Build self-esteem by participating in activities that help them feel good about themselves and others. This will help children feel more comfortable in their own skin.

Finally, Carmen cautions that if a child is obsessing over their appearance or taking extreme measures such as radical dieting or skipping meals, parents should consult with a pediatrician immediately. These children need emotional and physical help.

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Wearing the Right Helmets the Right Way

girl on a bikeMost serious head injuries to kids can be prevented if they wear a helmet, but it’s important for children to wear the right kind of helmet, and to wear it correctly.

Before you get there, however, parents have to make sure their kids will actually wear a helmet.

Michelle Lubahn, CHOC’s community education coordinator, says parents should insist upon it from Day One – no exceptions.

“Starting this habit from the very beginning is your easiest route. For older kids, let them pick out something they like,” she says, adding, “Take the scooter or bike away if they don’t wear their helmet.”

If children balk at wearing a helmet, ask them why. They may fear they will look like a “geek,” or that their helmet will be ugly or uncomfortable. Talking about it and letting them pick out their helmet or decorate it will help, says Lubahn. Also explain to your child that it’s the law. In California, anyone under the age of 17 must wear a helmet approved by the Consumer Product Safety Commission while riding a bike, scooter, skateboard, roller skates and inline skates.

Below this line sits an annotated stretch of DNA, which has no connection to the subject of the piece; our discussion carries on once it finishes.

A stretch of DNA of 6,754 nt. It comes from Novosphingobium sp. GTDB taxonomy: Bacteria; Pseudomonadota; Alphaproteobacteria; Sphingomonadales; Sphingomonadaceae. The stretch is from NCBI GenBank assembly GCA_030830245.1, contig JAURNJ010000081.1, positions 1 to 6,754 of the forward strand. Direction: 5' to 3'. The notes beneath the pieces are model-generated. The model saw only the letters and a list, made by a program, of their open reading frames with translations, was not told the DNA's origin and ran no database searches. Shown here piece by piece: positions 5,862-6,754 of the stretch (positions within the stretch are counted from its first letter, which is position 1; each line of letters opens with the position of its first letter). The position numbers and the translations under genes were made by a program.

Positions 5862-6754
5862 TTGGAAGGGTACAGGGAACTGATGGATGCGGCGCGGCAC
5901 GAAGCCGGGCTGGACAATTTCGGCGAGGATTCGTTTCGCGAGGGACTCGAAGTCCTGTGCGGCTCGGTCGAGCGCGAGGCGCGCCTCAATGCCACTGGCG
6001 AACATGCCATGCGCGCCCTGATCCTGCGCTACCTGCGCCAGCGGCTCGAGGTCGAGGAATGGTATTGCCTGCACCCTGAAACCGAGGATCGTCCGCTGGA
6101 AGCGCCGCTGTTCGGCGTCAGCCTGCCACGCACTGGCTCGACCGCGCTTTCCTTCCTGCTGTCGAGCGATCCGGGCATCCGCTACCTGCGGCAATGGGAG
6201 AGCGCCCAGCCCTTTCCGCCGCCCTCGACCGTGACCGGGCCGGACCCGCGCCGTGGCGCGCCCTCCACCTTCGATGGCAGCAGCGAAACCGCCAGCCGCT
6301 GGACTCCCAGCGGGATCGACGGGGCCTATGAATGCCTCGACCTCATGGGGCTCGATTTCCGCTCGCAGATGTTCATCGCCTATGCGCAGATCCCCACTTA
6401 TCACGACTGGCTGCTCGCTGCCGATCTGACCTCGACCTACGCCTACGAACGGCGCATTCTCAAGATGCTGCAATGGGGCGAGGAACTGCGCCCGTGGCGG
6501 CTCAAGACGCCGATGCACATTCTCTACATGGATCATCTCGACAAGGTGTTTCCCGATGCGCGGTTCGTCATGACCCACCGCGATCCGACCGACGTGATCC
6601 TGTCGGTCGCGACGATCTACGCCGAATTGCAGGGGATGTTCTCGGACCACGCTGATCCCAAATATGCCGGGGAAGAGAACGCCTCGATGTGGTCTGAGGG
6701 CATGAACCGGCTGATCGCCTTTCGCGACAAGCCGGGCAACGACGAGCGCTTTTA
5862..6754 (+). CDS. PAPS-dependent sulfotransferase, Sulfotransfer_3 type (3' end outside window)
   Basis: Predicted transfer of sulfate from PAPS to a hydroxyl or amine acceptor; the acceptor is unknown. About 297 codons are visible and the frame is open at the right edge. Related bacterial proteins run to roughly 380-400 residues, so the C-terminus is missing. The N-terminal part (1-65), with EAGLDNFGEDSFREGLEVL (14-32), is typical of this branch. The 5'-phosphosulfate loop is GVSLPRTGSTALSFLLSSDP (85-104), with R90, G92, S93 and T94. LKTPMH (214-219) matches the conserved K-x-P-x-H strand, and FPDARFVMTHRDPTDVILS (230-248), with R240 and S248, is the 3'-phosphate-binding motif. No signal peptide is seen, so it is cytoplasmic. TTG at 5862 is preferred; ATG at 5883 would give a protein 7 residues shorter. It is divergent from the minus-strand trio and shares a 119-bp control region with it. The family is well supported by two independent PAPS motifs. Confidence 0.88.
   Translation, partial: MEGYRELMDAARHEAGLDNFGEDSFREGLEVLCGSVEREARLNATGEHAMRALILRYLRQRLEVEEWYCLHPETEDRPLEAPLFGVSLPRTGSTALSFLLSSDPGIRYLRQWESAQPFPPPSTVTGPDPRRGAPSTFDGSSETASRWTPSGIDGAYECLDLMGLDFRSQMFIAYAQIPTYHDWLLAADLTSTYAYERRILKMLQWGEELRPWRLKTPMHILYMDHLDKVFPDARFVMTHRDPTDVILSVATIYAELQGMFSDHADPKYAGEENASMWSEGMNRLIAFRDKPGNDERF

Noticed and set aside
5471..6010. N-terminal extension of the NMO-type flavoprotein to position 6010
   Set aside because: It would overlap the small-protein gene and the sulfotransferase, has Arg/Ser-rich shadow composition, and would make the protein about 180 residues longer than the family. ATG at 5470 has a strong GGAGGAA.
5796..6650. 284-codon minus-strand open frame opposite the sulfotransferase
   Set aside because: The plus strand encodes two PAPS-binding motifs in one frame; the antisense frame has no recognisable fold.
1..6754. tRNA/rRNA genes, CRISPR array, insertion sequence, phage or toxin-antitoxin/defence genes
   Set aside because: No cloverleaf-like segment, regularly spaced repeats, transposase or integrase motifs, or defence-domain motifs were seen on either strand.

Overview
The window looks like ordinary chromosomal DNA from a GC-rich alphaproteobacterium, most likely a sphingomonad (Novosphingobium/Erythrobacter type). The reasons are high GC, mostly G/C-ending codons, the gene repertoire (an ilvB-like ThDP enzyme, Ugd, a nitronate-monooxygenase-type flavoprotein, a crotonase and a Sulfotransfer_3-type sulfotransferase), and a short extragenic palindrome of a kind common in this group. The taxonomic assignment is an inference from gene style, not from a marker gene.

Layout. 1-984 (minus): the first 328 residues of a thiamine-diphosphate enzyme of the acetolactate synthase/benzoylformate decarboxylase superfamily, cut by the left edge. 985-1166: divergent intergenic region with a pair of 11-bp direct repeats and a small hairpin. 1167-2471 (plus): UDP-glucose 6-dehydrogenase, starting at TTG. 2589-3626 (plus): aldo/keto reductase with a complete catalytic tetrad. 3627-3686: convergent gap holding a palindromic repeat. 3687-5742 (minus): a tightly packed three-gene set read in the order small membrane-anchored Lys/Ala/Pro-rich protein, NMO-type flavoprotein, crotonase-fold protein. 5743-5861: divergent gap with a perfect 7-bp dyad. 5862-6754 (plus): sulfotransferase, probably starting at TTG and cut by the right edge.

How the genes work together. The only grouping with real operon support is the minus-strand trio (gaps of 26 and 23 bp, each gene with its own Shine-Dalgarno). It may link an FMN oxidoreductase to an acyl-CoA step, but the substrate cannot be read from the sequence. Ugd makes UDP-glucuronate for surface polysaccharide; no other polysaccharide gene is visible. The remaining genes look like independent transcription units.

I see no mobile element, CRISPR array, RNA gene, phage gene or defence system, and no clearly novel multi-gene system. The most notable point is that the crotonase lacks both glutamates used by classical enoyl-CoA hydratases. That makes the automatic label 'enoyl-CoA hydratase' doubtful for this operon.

The correct way to wear a helmet. Photo courtesy of the U.S. Consumer Product Safety Commission.
Pictured: the correct way to wear a helmet. It should have a snug but comfortable fit on the rider’s head. Photo courtesy of the U.S. Consumer Product Safety Commission.

Tips for buying and fitting a helmet:

  • The helmet should fit snugly and not slide around on the child’s head. Place two fingers above the child’s eyebrows and measure the circumference of the head there. Take that number with you when you go buy the helmet. When your child tries one on, place those two fingers above his eyebrow and the helmet should be resting there.
  • By law, the chinstrap must be buckled. If it’s not buckled, it’s likely to fly off. One of the child’s fingers should fit between the chinstrap and the chin.
  • If the helmet is on correctly, the straps should form a letter “V” below the ears.
  • Make sure the helmet meets federal guidelines set by the Consumer Product Safety Commission. If it’s approved, it should say so on the helmet.
  • Generally, most helmets shouldn’t be used again after a major impact or if the helmet gets cracked. If cracked, it should be replaced. Helmets also should not be tampered with for comfort or any reason.

Finally: all helmets were not designed for the same purpose. Your child needs to wear a helmet designed for the activity he or she is doing. For example, a child should not wear a bike helmet to play football or a hockey helmet for bike riding. “You want to use the right helmet for the right activity,” says Dr. Sharief Taraman, a CHOC pediatric neurologist.

To learn more about helmet safety, go to